Christina, one of my regular commenters (but not much, recently… are you still out there?), turned me on to a book by Kathleen Norris a while back, called Acedia and Me. The book is an exploration of her lifelong wrestling match with the monastic “bad thought” of Acedia, a type of sloth or despair. Saint Anthony of the Desert called it the “noonday demon.”
Today, getting up, I didn’t want to do tai chi. With a white-hot, firey passion. I did it anyway. I also did 80 push-ups, in four sets of 20. But I really, really didn’t want to. And I really, really, didn’t want to write this entry for you today. Writing that whole sequence of poems was hard work, and it didn’t feel like it mattered so much to my readers. Did it matter to me? I like to think so, but I don’t genuinely know.
And that’s Acedia, at least at the start, for me. There’s this sense that none of this matters, that the work is unimportant, that it’s not particularly valuable to you or to anyone else, that it doesn’t lead to a better life or a better world or a better you. Call it anger crossed with despair, with a soupçon of frustration thrown in for good measure.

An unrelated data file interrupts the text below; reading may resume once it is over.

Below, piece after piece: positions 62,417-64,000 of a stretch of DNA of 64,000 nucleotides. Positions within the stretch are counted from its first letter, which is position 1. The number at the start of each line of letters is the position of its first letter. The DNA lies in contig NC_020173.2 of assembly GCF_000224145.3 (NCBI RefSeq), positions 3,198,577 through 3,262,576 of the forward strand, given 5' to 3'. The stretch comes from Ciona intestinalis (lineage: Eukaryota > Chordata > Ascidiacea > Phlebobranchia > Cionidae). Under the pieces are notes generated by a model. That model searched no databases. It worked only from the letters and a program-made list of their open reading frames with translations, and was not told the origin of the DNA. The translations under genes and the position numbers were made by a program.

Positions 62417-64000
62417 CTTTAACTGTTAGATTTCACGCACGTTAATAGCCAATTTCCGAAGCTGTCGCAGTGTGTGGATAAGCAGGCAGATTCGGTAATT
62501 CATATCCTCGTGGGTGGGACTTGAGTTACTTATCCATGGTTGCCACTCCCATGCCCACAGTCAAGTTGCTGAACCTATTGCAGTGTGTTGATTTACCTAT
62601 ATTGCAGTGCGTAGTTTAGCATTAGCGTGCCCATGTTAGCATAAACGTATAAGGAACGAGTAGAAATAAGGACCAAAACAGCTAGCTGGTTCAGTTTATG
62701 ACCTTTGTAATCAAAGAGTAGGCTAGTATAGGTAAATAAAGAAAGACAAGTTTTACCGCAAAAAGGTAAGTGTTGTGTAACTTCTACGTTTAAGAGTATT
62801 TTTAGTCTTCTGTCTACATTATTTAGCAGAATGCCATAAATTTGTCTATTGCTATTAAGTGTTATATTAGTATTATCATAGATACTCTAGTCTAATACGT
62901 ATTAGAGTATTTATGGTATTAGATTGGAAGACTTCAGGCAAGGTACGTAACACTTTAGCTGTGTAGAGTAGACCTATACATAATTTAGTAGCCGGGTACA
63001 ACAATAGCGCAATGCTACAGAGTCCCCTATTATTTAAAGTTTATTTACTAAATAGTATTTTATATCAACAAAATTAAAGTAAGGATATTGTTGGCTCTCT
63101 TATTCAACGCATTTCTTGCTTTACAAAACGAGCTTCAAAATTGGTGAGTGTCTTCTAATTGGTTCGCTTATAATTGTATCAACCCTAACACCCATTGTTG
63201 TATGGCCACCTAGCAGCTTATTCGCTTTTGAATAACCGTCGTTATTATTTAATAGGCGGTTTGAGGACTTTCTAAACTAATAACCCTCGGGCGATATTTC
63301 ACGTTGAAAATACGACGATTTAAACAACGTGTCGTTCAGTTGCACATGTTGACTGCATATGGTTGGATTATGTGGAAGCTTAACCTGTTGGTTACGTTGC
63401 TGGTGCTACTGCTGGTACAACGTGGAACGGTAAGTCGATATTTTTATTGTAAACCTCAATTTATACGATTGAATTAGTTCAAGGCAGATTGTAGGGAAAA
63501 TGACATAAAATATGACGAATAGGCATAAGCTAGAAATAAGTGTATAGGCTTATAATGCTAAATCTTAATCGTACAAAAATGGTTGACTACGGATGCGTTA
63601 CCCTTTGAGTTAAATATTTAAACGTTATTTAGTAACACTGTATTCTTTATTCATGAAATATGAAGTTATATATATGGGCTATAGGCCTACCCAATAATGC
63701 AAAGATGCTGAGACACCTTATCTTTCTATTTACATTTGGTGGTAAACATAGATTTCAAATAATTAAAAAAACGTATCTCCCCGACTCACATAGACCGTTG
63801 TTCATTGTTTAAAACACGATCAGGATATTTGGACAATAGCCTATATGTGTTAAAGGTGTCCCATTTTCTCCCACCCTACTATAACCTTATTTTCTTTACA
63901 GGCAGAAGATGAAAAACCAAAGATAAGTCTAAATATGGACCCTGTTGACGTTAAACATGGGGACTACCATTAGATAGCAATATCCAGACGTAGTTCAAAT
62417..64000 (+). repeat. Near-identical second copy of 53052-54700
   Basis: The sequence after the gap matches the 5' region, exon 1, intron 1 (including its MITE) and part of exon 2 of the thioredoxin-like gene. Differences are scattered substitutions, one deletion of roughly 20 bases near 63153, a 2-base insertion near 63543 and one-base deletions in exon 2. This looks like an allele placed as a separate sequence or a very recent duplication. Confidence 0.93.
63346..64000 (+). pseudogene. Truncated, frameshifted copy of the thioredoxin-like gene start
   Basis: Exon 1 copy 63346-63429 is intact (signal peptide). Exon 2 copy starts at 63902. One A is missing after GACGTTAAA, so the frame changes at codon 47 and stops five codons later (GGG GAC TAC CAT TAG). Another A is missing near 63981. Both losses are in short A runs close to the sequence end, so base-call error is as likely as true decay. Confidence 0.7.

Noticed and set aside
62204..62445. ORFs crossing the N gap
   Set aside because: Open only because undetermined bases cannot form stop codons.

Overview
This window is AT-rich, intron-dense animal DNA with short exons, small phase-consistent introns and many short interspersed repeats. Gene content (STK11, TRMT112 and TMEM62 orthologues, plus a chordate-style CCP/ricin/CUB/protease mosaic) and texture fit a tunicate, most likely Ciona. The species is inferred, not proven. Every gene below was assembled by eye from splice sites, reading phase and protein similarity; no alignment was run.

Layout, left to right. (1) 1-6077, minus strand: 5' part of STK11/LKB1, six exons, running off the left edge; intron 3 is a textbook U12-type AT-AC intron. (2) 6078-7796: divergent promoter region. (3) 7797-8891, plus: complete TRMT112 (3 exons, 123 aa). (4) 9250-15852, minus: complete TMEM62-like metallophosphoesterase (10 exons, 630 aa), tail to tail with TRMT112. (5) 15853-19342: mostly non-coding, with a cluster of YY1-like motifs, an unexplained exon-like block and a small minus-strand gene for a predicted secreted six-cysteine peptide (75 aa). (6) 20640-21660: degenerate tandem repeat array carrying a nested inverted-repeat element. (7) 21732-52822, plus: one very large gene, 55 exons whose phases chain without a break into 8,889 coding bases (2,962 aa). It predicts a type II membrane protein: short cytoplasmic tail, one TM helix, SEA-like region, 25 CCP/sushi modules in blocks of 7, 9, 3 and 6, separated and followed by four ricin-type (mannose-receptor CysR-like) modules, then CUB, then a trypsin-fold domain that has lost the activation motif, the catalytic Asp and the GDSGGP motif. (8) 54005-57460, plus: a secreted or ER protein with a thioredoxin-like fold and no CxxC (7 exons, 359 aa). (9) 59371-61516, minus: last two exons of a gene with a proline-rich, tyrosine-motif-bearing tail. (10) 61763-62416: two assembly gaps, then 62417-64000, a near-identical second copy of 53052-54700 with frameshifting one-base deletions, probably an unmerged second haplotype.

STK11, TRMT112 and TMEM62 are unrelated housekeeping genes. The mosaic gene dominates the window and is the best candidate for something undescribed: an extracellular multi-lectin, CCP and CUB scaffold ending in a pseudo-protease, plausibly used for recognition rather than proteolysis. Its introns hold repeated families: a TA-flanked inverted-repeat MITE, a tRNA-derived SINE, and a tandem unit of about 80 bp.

The act of beginning tai chi — or more specifically, putting my hands on the floor and doing the first push-up — began the process of dispelling the Noonday Demon. But I don’t doubt that he’ll be back.